Learning from the best at the Billy Stud: ‘We want to feed the horses, not the worms’ *Promotion*

Advertisement Feature

The Billy Stud, a joint venture between long-term friends Donal Barnwell and William Funnell, combines Donal’s exceptional eye for a horse with William’s talent as a rider. It was established 18 years ago, starting out with just one mare and one foal, almost by chance: Tatum, an Irish-bred mare by Clover Hill x Sky Boy, was bought as a three-year-old, but an injury meant an end to her competitive career and a first foray into breeding for Donal and William. Tatum proved to be an exceptional, prolific dam, producing many excellent foals, and would go on to become the Billy Stud’s foundation mare (and Billy Congo’s grand-dam).

The stud now produces approximately 80 foals per year. Some of the mares are purchased, in a constant attempt always to improve the stud’s quality; others are homebred – now in the second generation of Billy Stud dams. “They all tend to have the same type: the right mix of brain and blood,” says Donal. The stud mainly uses their own stallions, primarily Billy Congo, Cevin Z and some of their offspring.

“The best piece of advice I can give [to breeders],” says William, “is to use the best possible mare and the best possible stallion, despite the price. Don’t skimp in the beginning because if you make a mistake, you only really find out five years down the line – and it costs as much to produce a bad horse as it does a good one.”

While Donal looks after the breeding side, William takes care of the production side. All horses move to William’s yard as three-year-olds, where they are backed and produced by a team of half a dozen riders. After a few months under saddle, they are turned away again for a few months. “I so enjoy working with young horses: it keeps me young!” jokes William. “And to have won a team gold and to be in the top 30 in the world on a homebred (Billy Congo) is something that I am exceptionally proud of.”

Donal and William prefer not to judge their horses as foals, neither do they jump them as yearlings: their ethos is to let them be young horses, waiting until they are three. “We firmly believe that all they should be doing until they are three is eating grass in a field,” say Donal and William. “We’re for being as natural as we can: nothing is rushed, nothing is forced.”

Virbac 3D Worming

Three key points to successful worming can be described in 3D: Direction, Dose and Delivery.

Take the right DIRECTION

  • Talk to your Vet or SQP (Suitably Qualified Person) to help you decide what worming approach is best for your horse.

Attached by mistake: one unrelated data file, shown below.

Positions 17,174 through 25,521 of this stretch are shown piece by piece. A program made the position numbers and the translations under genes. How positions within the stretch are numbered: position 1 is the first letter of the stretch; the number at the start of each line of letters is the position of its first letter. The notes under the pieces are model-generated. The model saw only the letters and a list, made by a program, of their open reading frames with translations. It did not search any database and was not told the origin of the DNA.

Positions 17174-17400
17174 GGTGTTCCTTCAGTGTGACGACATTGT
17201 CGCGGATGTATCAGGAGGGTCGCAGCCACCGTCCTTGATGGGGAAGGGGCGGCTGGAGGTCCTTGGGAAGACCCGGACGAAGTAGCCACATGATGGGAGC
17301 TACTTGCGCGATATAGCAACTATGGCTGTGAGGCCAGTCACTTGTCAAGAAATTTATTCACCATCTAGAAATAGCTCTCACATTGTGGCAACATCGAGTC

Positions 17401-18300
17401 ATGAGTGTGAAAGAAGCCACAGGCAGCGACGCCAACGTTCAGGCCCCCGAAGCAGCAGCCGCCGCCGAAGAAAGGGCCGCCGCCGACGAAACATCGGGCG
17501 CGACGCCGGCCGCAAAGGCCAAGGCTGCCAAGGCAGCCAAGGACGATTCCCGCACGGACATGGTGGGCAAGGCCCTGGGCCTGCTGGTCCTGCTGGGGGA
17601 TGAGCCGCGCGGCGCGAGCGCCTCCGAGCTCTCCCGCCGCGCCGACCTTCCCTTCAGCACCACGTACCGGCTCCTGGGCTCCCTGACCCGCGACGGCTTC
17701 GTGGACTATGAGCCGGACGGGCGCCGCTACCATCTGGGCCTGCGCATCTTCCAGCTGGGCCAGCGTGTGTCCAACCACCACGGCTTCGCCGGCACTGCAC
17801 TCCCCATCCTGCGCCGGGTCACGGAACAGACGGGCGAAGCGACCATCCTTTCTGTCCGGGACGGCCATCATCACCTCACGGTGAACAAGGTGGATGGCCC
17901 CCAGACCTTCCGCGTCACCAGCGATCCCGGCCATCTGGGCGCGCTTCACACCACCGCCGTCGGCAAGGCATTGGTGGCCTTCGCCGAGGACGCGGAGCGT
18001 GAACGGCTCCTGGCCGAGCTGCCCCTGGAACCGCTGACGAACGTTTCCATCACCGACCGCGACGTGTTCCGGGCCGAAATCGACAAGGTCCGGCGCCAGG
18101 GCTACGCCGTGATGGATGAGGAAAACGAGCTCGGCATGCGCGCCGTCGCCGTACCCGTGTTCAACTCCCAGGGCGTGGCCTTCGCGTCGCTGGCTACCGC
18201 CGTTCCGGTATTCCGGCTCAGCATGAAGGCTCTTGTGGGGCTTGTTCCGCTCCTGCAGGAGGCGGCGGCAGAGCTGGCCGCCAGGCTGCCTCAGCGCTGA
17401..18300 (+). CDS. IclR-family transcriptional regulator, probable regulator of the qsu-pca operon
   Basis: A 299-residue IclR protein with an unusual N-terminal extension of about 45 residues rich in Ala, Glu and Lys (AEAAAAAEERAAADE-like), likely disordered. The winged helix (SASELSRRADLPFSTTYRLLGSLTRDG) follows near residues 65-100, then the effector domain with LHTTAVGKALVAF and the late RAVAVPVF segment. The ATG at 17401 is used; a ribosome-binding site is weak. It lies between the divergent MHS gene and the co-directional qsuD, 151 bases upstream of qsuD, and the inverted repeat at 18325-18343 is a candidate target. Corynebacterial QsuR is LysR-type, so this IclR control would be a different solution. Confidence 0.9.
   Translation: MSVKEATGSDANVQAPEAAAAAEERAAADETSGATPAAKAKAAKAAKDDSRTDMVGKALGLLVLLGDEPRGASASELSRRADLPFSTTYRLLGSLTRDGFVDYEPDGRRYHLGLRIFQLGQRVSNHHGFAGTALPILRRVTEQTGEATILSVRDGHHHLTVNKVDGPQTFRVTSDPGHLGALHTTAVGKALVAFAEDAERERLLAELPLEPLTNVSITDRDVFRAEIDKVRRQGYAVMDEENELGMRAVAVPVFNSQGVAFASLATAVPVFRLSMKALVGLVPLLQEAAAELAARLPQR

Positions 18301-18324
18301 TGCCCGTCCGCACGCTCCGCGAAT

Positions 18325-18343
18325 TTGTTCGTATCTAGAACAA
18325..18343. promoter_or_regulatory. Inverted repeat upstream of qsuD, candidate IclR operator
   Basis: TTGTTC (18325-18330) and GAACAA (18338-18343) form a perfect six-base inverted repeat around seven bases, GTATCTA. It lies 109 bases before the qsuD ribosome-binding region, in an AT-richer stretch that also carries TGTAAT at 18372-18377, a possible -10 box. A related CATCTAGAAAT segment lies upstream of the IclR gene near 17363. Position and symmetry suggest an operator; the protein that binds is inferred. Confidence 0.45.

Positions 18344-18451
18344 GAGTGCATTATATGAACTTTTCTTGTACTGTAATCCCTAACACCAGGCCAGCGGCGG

Get the DOSE right

  • For a wormer to effectively treat internal parasites horses must receive the correct amount of the wormer drug for their bodyweight
  • Don’t guess the weight of your horse. Know the accurate weighbridge weight of your horse or use a weightape. To see how to correctly use a weightape, check out the video at www.3dworming.co.uk

DELIVERY – administer the correct dose

  • If your horse spits out even a small amount of wormer this could significantly reduce the effectiveness
  • If your horse is difficult to worm, stressed by a syringe or even head shy, ask your Vet or SQP about worming tablets that can simply be added to a small feed

3D Worming is brought to you by Virbac, the manufacturer of Equimax and Eraquell equine wormers. To find out more visit www.3dworming.co.uk

For the same reason, they tend not to compete too much in young horse classes. “We do do some four-year-old classes with some of them, but only with the more mature ones and not as a general rule,” says William.

A good, efficient relationship with farrier and vet is invaluable. This is especially important as the mares live outside 24/7, and the foals are born in the field and live out right from the start. Once scanned in foal, the mares move to a field closer to the stable. As they grow older, the young horses gradually move further away from the yard towards the farther fields. They are never shut inside, and by being out in a herd they learn to socialise. “Every horse is an individual and you can learn so much about their character just by looking at them interacting within the herd,” says Donal.

With such a vast breeding operation, land management is key. “As part of worm control, we use sheep in winter to eat up the grass – we have the space for it. The grass is well fertilised; we use our own manure, spreading it in the autumn. It’s good stuff and makes the grass grow.” But even more important than that is a strategic, targeted worming programme:

“Worming is absolutely key,” Donal stresses, “and the single most important aspect of a successful breeding operation. “It’s really become the key thing. It’s essential to keep good condition going into winter, and with Virbac, there’s one less thing I have to worry about” says Donal. “We want to feed the horses. There’s no point feeding the worms!

The long-standing relationship between Virbac and the Billy Stud works because they share the same ethos: the way the Billy Stud and the Funnells manage their horses is a perfect reflection of the advice Virbac give. “After almost 20 years, we start knowing what we’re doing,” jokes William. “Although we’re always striving to improve!”

You may like...